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John Broadus on Landmarkism
Letter of 1876
Located by Jason Fowler, Recent Archivist @ SBTS

     John A. Broadus wrote to James P. Boyce after some Landmarkers had criticized something he said in class.

     A portion of the letter:
     "As to my 'syllogism.' In Homiletics, under Argument, I put on the board many specimens of argument, chiefly about real and religious questions (as more intelligible and useful), such as Romanism, Pedobaptism, close communion, etc. The last 2 sessions I have added an argument for "Landmarkism," as an example in which if the premises be granted, the conclusions must follow, and the only question is whether the premises are true. Somehow so I put it:

     1. No one has the right to preach unless he is authorized by a church.

     2. Pedobaptists societies are not churches.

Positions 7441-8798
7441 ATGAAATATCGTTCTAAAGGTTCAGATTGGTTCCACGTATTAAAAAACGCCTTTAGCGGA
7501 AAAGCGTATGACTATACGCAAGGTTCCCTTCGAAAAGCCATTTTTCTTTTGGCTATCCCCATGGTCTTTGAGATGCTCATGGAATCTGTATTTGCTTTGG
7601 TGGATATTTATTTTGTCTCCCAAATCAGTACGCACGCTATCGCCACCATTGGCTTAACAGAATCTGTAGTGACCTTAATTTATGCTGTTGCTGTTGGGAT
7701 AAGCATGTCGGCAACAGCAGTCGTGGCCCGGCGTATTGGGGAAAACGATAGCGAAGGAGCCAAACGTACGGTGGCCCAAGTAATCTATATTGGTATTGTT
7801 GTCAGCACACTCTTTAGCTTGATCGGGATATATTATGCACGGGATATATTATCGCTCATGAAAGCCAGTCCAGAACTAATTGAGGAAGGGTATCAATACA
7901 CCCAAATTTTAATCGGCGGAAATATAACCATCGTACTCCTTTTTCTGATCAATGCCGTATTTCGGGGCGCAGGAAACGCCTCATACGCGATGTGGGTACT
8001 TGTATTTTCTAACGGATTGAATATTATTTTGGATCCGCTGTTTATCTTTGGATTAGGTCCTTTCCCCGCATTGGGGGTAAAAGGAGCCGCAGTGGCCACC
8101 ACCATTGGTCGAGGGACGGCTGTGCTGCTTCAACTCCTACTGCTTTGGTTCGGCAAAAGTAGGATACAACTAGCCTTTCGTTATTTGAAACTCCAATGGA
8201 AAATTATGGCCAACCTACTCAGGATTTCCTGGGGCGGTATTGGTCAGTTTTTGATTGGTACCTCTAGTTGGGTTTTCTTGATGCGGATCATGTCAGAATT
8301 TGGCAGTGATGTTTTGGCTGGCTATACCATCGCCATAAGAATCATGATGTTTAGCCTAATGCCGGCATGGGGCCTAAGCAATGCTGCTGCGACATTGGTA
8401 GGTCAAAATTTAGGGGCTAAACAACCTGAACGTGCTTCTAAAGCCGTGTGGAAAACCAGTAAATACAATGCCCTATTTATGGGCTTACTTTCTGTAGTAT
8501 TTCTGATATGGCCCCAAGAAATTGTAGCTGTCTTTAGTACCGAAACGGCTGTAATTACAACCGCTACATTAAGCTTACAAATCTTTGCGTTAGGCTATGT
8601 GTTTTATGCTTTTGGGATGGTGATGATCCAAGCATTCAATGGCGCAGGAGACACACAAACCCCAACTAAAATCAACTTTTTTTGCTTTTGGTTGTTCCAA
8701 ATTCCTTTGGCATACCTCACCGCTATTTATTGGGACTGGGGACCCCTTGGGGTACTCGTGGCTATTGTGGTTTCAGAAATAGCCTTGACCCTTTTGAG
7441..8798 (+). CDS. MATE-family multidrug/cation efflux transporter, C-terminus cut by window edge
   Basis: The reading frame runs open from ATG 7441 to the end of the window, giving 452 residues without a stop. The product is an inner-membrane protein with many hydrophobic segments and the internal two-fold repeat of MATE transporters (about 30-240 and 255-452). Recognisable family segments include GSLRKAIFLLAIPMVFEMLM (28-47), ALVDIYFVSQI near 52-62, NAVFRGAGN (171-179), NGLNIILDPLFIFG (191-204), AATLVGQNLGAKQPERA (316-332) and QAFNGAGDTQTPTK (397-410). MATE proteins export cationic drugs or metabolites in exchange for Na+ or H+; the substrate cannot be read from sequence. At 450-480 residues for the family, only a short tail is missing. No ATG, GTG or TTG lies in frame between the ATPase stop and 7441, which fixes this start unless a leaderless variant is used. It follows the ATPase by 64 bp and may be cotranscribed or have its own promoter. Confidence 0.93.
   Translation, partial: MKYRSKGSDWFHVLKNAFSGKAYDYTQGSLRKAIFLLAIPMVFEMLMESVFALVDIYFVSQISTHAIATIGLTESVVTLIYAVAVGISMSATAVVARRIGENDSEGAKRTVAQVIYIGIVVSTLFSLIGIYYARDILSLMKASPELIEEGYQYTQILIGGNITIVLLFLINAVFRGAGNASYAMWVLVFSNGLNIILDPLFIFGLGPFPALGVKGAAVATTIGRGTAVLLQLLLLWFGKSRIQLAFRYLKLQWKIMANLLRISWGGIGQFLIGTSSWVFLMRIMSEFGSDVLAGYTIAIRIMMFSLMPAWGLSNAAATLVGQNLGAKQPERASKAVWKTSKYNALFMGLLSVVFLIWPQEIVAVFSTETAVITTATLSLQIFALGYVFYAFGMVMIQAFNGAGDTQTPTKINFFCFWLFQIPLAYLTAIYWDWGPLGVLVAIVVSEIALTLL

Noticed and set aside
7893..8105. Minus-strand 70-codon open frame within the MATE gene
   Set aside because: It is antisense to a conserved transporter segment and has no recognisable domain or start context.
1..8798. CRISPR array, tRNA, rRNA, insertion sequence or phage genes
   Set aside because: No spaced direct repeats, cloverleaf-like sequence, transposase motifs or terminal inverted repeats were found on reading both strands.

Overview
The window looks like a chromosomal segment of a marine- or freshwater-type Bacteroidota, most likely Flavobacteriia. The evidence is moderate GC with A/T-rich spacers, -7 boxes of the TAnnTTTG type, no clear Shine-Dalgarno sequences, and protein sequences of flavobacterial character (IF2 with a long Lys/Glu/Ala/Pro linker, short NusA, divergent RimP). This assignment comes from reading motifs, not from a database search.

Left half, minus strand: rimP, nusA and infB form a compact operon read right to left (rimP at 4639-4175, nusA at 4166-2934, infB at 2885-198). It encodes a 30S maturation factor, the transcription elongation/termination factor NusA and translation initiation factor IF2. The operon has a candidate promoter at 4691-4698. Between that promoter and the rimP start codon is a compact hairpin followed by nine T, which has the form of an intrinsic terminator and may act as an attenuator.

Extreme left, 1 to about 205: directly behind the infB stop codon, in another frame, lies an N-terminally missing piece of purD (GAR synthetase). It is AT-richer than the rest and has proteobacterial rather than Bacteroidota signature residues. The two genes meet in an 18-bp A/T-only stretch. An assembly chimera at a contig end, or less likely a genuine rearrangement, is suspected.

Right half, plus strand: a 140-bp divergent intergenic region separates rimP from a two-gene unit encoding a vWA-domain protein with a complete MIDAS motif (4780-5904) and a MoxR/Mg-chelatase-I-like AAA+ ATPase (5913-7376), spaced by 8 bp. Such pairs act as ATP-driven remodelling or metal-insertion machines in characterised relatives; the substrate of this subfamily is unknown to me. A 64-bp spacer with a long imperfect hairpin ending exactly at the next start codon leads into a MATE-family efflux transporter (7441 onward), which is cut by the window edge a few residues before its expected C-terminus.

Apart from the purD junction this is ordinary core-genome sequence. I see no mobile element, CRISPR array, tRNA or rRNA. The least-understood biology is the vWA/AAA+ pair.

Therefore, Pedobaptist churches have not a right to preach, and we ought not to recognize them as preachers.

     I said that if I believed both premises, as many esteemed brethren do, I should stand up to the conclusion squarely, as they do. That some brethren deny the 2nd premises, and some deny both. That I for my part fully admit the 2nd, but do not believe the 1st. And then I both times said I introduced this matter, on which our brethren are divided in opinion, merely as an illustration of argument, and I think it a good one, and not because I wanted anyone to adopt my views."1

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1 Letter, John A. Broadus to James P. Boyce, 15 July 1876, James Petigru Boyce Collection, Archives and Special Collections, James P. Boyce Centennial Library, The Southern Baptist Theological Seminary, Louisville, Kentucky. This document was located by Jason Fowler, Archivist @ SBTS.




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